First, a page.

It’s not likely that we’ll see any Yzerman level changes, nor does Spezza’s current play compare to Stevie’s old heights of glory, but even the better back check hustle on display, coupled with a few more key moments where unnecessary dangles could be foregone, could go miles in his maturation. Three games is always too early to tell (check the current Rocket Richard leader to see), but it’s always interesting to have a picture in the back of the mind to link the positive little moments to.
From the Ottawa Senators, Alfredsson’s leadership in the community honoured,
Alfredsson received a surprise visit earlier today from United Way Ottawa, which presented him with its Community Builder Award for 2010. On hand for the presentation of a special plaque were United Way Ottawa chairman Michael Allen and CTV Ottawa’s Karen Soloman, also co-chair of volunteer recognition for the local United Way.
“You have demonstrated the ability to give, to speak up and take action on things that matter most to you,” Soloman said in recognizing Alfredsson’s “outstanding contributions” to the nation’s capital. “Thank you for helping to build a stronger, healthier and safer community for all of us.”
“That’s not what you’re looking for when you get involved in a charity,” he said. “It has been very rewarding for me, with the response I get from people I meet in the city. At the same time, the people at the Royal have done a great job getting out and being seen and promoting the campaign. They made me look good.”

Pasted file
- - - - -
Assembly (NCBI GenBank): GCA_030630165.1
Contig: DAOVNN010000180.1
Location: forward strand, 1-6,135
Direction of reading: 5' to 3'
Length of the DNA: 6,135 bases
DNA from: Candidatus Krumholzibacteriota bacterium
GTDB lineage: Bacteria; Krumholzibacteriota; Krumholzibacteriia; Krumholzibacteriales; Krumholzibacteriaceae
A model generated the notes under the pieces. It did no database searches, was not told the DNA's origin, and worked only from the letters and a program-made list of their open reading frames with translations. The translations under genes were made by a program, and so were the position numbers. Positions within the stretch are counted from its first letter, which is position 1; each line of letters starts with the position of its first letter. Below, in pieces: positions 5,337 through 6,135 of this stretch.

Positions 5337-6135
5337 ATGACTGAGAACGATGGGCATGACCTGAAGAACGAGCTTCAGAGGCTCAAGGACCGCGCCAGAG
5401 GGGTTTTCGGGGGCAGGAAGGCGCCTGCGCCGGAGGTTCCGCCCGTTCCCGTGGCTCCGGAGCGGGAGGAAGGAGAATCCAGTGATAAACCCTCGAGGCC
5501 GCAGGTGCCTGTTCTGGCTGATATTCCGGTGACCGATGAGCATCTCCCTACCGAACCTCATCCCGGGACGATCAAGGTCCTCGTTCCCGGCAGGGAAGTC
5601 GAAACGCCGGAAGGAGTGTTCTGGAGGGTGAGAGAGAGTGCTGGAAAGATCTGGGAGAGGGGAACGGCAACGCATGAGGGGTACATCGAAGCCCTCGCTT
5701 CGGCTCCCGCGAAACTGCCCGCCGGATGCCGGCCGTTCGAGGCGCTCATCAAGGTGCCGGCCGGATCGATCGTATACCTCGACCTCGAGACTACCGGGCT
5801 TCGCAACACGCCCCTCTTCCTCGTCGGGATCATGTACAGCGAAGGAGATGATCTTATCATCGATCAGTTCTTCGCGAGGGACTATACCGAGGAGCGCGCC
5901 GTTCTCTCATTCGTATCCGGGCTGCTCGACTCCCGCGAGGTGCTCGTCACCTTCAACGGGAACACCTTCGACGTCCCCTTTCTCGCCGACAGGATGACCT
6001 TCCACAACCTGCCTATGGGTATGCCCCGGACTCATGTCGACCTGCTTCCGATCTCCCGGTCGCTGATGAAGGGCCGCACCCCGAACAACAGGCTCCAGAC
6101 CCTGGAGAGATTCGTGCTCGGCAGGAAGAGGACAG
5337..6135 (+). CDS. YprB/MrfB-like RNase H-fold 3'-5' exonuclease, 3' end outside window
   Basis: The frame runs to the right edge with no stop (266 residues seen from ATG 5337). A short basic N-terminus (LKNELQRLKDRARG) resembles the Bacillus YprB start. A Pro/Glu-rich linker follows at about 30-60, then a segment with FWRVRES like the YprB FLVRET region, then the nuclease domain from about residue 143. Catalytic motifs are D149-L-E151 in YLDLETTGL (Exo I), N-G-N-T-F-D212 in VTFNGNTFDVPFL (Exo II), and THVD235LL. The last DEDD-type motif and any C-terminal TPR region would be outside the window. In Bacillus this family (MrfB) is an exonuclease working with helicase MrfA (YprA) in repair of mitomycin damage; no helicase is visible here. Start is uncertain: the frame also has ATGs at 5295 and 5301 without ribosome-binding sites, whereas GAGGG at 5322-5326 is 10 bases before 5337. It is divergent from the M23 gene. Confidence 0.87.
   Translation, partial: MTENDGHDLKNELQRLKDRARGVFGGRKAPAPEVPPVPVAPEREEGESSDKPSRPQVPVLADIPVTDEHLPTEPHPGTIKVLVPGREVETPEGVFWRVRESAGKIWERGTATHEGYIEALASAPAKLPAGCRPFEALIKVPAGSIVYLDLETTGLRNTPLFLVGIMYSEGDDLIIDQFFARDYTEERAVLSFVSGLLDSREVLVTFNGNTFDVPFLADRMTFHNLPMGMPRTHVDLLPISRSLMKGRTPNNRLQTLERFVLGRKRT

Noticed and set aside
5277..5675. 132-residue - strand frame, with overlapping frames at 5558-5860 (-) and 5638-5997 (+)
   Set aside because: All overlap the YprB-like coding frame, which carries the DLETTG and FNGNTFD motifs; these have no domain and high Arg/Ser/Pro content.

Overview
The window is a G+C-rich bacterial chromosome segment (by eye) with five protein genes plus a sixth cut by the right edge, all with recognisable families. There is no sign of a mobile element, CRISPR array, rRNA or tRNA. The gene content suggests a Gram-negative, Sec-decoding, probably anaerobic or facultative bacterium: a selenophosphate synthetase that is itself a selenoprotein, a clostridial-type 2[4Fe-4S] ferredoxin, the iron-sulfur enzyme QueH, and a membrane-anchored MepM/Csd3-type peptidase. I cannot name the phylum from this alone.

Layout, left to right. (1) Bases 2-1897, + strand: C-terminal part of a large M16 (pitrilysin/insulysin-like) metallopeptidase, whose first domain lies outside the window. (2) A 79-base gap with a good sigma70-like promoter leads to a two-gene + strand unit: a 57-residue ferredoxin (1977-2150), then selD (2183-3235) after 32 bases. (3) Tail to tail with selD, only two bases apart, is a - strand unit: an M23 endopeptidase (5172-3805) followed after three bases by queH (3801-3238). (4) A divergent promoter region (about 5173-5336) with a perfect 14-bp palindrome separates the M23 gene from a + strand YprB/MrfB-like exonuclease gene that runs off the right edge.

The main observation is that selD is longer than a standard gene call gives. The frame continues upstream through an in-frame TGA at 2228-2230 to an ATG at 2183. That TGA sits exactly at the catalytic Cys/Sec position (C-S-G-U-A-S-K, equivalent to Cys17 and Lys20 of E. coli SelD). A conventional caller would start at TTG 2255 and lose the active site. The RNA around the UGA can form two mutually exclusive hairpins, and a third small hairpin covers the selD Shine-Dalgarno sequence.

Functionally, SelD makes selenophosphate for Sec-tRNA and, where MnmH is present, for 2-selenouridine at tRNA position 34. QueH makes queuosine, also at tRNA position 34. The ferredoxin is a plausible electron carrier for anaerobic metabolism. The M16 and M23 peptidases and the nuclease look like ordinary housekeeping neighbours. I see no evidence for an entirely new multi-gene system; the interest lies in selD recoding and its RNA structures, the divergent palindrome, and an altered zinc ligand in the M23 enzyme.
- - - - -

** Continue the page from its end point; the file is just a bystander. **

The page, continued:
Always a pillar in the community, and as deserving of respect for his work off the ice as on it, it’s good to see the captain being recognized for his work.
Finally, in case there is some concern among Senators fans that their team is 0-2-1, while the Maple Leafs are a perfect 3-0-0 so far, bear some important numbers in mind.
In beating the Canadiens and the Senators, the Maple Leafs were able to take pot shots on goaltenders putting up games with .875 and .868 save percentages, respectively. In topping the Penguins last night, they stared down a goaltender just able to pop out a .714 save percentage. They would have lost 3-2 had they faced even a .857 from Fleury. The 15th ranked save percentage this season is .932, and at the end of last season it was .915.
Toronto’s current average of 4 goals per game is higher than even Vancouver (3.27) and Washington (3.82) last season, and even last night they needed a goal from Orr, who started the evening with as many goals as he had NHL seasons (8), and two from MacArthur, who in three games now has 4 goals, a quarter of what he’d project to at the end of an 82 game season.
Just some reality to keep in mind, as the law of averages plays out.